4. WR Donnie Avery (STL)
Rookie receiver Donnie Avery disappeared in the minds of many last season with the emergence of Eddie Royal and DeShaun Jackson, but let's not forget that Avery was the top-rated receiver coming out of the 2008 draft, and the Rams had serious line and quarterback issues throughout the year. While those problem aren't exactly cured, they stand to be much more stable with the acquisition of OT Jason Smith and the strengthened commitment to Marc Bulger.
Avery carved himself out a nice role in 2008 playing second fiddle to Torry Holt, collecting nearly 700 yards on 53 catches in what was quite possibly one of the worst offenses of all time. But Holt has moved on to greener (and sunnier) pastures, and Avery looks to be the front runner to be the team's go-to receiver.
With defensive focus shifting with the return of a healthy Steven Jackson, expect Avery to find himself in favorable match ups this season, with a whole lot of looks to boot. Don't expect Torry Holt part two, but don't be surprised if you get a repeat of Dwayne Bowe's rookie campaign. Wherever he stands, Donnie Avery is a guy that is available too late for you not to have him on your roster.
5. RB Rashard Mendenhall (PIT)
When the Steelers drafted Rashard Mendenhall in the first round of the 2008 NFL Draft, maybe people expected him to wrestle the starting job away from veteran Willie Parker by the end of the season. Parker had been extremely productive in the seasons prior to the draft, but he isn't the type of back that Steelers fans and management really want running their offense.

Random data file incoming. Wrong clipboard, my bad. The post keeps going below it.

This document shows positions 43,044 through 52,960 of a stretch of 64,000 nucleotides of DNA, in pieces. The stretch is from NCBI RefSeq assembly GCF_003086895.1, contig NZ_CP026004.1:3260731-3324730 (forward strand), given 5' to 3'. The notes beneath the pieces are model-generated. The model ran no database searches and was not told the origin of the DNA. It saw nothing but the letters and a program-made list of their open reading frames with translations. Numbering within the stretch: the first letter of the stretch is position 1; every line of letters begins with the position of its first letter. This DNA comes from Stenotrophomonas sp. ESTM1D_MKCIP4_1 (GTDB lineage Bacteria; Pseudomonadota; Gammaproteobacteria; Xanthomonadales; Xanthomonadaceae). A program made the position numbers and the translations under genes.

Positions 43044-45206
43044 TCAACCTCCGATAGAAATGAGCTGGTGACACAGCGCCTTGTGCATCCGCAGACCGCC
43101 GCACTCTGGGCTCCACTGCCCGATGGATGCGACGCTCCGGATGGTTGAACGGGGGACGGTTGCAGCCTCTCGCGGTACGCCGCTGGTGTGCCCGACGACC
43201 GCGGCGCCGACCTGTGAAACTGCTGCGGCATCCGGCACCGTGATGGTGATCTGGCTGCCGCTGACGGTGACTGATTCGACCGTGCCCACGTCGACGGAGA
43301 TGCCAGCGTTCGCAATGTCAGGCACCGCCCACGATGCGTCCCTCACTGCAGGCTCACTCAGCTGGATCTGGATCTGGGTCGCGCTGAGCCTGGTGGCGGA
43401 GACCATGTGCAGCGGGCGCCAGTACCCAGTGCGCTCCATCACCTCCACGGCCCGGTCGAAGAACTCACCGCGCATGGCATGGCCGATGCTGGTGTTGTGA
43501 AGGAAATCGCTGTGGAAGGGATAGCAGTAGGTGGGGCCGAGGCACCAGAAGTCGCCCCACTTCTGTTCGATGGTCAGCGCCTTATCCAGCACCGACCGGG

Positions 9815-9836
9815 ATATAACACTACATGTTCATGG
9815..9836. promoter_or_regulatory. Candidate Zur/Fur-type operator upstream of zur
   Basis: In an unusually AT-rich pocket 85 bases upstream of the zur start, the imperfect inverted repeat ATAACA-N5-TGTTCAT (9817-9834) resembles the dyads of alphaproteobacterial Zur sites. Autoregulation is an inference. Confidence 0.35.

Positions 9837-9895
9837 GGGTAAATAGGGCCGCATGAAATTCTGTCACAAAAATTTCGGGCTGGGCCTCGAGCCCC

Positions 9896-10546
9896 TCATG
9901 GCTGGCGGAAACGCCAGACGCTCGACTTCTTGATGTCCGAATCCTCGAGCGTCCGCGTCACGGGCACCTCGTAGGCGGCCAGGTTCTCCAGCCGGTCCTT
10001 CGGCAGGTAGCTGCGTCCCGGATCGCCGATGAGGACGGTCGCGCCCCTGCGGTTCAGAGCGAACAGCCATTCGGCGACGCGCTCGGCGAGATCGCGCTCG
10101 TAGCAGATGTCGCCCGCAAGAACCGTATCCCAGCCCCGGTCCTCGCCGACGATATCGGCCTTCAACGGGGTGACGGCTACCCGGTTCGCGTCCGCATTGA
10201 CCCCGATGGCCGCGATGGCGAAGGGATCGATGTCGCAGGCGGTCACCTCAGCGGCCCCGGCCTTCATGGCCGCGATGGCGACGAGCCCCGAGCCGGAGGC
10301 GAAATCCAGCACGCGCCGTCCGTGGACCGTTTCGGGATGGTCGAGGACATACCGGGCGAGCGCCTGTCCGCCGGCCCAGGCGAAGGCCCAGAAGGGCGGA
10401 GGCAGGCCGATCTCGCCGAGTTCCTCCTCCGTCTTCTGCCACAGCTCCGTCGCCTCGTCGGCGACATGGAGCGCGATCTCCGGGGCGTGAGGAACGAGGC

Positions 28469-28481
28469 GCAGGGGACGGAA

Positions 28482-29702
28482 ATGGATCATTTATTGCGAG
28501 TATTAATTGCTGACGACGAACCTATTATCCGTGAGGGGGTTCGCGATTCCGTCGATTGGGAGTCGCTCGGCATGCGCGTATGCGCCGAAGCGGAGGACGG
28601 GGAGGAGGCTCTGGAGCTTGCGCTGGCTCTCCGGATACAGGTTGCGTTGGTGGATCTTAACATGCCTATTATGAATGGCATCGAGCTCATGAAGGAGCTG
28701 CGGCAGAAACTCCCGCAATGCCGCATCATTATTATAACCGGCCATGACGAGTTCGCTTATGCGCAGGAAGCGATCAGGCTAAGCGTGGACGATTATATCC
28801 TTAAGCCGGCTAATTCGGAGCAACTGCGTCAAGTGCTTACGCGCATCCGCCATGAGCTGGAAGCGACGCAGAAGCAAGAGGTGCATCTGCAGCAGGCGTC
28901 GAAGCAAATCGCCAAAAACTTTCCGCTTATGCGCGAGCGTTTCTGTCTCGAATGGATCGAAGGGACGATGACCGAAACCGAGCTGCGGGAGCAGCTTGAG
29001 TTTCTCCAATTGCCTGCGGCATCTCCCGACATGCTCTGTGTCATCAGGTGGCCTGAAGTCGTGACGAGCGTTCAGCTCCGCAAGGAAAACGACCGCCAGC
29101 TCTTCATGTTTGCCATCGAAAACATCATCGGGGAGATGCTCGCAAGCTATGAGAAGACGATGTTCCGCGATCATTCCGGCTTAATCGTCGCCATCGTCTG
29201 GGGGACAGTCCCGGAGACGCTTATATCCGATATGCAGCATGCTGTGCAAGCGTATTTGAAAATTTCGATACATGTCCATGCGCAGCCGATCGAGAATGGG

Parker is a speed back that has trouble after contact, and is the antithesis of the smash-mouth football the black and gold have become known for over the years. With his consistent decline in yards per touch since his rookie season, credence has been given to the notion that perhaps he would be better suited in a utility role, rather than a feature back.
That didn't happen, however, in 2008. Mendenhall had his "welcome to the NFL" moment early in the season when Ray Lewis knocked him right out of his cleats and onto the injured reserve list. But Mendenhall is back now, and if Parker's performance last season didn't put the writing on the wall, it certainly got out the markers.
Expect Mendenhall to carve out a consistent role on the goal line, if not a starting position early in the season. Mendenhall can easily be the Jonathan Stewart or LenDale White of 2008, vulturing touchdowns and stealing carries throughout the year. That is, if he can hold on to the ball.
Check out the remaining five bargain players in part two.